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Dialogue is Action

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The Reason to Annotate

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MangoMan
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I see we really haven't gone to much in depth with annotating pieces of literature, but I see it being very vital to making sure we keep up and remember small details that can stand out in a novel or short story. 

I think my annotating literature it can bring up new ideas and points during a class discussion which could really help the class.  I think It would be a good idea if we made a mental note to annotate pieces of work we are assigned.


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ahayo
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@mangoman I have to agree with you on this one when it comes to the small details in any literary work. Annotating is really annoying to me and I don't enjoy doing it mostly because of the extra time that it adds onto the entire process. But with that opinion of mine I kind of have to disregard it and just accept that annotating is the better thing to do and will give me more knowledge about the novel/story in the end. 

No one will be able to remember every single little thing about a work of literature, and with annotating you will be able to write down those small points that can prove to be huge in a discussion. So yes to me it is annoying especially because I have to stop a lot when reading and decide if that part is important or not but I defiantly see the importance in annotating any novel/essay. 


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TheBoulder
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@alechayosh07 I agree with you that annotating can feel like a burden a lot of the time. But I always find it helpful afterwords, if I have to go back and reflect on the ideas in the work. Having to go back and search for certain parts of the text that relate to points I want to make without annotating beforehand frustrates me to my core. My favorite technique is to read, then reread and annotate (if I have the time). 

I think annotating is valuable to better understand readings and think through the ideas presented. I find that it helps my thought process and also helps me focus as I read through, especially if the language is challenging. When I rewrite sentences in structures that make more sense to me, I remember the concepts better and can easily converse about the subject. That, and it helps if I have to write an essay later on, or dispute points that I need evidence for. I already noted which parts stand out to me and I can relate and connect to in order to form a more cohesive argument.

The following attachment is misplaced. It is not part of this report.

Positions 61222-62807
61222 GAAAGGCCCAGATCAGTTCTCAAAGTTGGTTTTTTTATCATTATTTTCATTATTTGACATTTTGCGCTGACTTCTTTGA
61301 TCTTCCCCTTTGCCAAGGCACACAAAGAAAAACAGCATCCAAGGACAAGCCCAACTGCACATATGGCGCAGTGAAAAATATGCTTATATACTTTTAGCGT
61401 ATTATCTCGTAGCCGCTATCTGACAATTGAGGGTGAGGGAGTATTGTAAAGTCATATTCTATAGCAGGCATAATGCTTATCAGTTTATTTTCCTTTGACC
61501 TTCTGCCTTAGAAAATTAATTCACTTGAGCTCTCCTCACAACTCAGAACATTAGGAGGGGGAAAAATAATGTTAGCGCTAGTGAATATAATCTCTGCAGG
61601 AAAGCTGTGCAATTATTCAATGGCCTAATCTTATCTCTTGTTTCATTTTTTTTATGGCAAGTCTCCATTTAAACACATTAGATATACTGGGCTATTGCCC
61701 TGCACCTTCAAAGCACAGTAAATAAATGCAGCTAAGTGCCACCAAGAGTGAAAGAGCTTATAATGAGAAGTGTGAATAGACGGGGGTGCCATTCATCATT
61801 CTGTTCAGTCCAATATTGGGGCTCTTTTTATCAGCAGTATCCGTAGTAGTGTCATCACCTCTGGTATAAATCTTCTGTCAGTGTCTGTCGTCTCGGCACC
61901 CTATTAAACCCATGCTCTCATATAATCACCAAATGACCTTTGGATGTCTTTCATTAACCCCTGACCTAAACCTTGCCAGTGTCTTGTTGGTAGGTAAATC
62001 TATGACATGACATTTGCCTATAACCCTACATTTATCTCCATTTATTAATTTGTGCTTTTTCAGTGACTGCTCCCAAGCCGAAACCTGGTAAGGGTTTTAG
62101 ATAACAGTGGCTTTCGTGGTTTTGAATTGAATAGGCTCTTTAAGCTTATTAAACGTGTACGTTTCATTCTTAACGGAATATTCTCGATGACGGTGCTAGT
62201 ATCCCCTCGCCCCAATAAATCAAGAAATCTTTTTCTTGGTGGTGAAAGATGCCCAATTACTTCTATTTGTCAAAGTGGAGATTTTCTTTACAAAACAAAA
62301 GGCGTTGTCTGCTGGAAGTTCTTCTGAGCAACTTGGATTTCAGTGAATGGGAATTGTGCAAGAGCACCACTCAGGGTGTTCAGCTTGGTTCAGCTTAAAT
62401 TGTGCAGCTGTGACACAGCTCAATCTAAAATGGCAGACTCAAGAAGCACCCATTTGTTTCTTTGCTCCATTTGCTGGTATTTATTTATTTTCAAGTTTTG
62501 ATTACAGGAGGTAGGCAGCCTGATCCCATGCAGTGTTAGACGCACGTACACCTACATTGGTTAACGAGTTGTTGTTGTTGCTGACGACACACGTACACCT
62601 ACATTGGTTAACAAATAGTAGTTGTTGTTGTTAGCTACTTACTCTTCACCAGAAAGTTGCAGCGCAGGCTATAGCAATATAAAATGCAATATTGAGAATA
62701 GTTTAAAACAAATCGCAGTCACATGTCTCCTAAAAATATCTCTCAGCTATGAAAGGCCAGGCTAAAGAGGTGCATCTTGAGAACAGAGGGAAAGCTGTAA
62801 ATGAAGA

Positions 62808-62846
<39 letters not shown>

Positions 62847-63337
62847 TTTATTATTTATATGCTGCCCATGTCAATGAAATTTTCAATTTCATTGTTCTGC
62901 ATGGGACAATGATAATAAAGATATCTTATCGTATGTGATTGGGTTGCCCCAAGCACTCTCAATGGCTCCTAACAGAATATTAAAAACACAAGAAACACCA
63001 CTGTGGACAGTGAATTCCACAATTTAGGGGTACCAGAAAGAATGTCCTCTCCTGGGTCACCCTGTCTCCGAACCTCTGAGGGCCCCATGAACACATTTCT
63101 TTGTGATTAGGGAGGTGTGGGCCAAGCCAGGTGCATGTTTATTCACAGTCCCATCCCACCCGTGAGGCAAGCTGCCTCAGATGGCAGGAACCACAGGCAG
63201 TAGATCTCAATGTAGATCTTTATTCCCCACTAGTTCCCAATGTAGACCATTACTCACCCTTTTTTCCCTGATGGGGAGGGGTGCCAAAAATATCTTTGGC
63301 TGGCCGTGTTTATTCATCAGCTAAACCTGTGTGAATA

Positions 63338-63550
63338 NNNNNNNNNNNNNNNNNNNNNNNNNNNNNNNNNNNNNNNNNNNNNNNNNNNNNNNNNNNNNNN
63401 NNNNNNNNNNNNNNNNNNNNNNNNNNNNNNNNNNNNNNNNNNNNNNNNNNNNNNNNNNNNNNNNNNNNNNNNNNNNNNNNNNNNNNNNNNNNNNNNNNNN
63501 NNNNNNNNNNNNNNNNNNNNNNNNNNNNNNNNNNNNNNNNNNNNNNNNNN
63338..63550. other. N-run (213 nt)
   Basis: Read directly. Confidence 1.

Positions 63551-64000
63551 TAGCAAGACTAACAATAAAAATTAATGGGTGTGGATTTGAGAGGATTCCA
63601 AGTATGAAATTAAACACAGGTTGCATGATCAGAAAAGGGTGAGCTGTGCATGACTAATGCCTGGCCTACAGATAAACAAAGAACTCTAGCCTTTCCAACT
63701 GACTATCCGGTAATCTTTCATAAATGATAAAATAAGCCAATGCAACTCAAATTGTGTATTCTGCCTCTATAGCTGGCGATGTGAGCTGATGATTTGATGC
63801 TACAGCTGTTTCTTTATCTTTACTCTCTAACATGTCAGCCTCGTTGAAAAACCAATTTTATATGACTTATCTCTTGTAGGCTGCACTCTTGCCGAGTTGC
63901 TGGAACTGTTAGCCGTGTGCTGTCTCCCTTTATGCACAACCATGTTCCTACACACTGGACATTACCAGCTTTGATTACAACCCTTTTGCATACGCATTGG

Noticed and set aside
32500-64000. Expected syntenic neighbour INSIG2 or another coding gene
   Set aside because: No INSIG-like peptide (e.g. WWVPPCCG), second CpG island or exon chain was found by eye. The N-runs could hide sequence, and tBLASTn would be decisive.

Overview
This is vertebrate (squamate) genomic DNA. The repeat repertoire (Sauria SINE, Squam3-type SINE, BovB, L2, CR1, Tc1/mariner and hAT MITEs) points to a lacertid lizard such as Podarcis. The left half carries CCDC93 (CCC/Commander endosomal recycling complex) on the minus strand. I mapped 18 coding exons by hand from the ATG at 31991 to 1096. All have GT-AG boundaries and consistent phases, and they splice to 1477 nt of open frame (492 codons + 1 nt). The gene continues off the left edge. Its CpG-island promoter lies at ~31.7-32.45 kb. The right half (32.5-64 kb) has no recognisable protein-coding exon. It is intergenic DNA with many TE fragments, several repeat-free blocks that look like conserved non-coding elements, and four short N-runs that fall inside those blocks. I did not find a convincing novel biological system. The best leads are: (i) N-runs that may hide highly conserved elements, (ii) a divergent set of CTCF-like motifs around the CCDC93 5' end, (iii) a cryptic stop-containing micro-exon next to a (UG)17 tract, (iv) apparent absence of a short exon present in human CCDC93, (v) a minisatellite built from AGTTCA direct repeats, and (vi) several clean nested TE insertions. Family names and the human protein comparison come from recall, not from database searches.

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Steve Chisnell
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A quick Sidebar to this discussion, too:

Depending on which copy of Invisible Man you received, you will likely find some annotations in it from previous students. Feel free to annotate in our texts!  IM, in particular, will start to get dizzying unless you mark up a few things you notice or want to hang on to. 

When the books are returned at the end of the year, your notes will likely benefit someone later or you will also get a chance to purchase any books with your annotations in them, if you want to keep them and your notes! 


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octavia
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I honestly think annotation is really important when it comes to literature. Sometimes when reading, at least personally, I can go a little too fast and miss the important details and literary devices the author uses. These can really enhance the story and the message, and when annotating, I can get my thoughts in order and really piece everything together. Whether it's note taking, highlighting, or sticky notes, annotation can be very useful and I definitely plan on using it in this class. 

For some people it can definitely be annoying and take too much time, which is totally fine. Mental notes are good, too! I just love having everything written down so I can go back to it if needed, and in this class, we will probably need to!


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bunkymoo
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Annotating also is very helpful to me. Whenever I annotate, I find myself engaging with the book, instead of just reading through it. It also allows me to go back into the book and helps me remember exactly what I read, and what things I find influential. If there are tough words, or even a tough paragraph to understand, I will try to annotate and write down the meaning, and the context of what is happening. I do this so I can look back, and I don't have to re-read to get the context that I need.


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SnowyYeti
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@bunkymoo I also think that, as you put it, engaging with the book instead of just reading through it, is essential to getting the most out of what you are reading.  To add onto your part about hard paragraphs, I like to go through and write down definitons of words I don't know in the paragraph and this helps me a ton to get the meaning.  Also, when I dont annotate I find myself struggling to find important spots in the book to mention when a discussion comes up and marking those pages with a sticky note can be a huge help.


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xwing37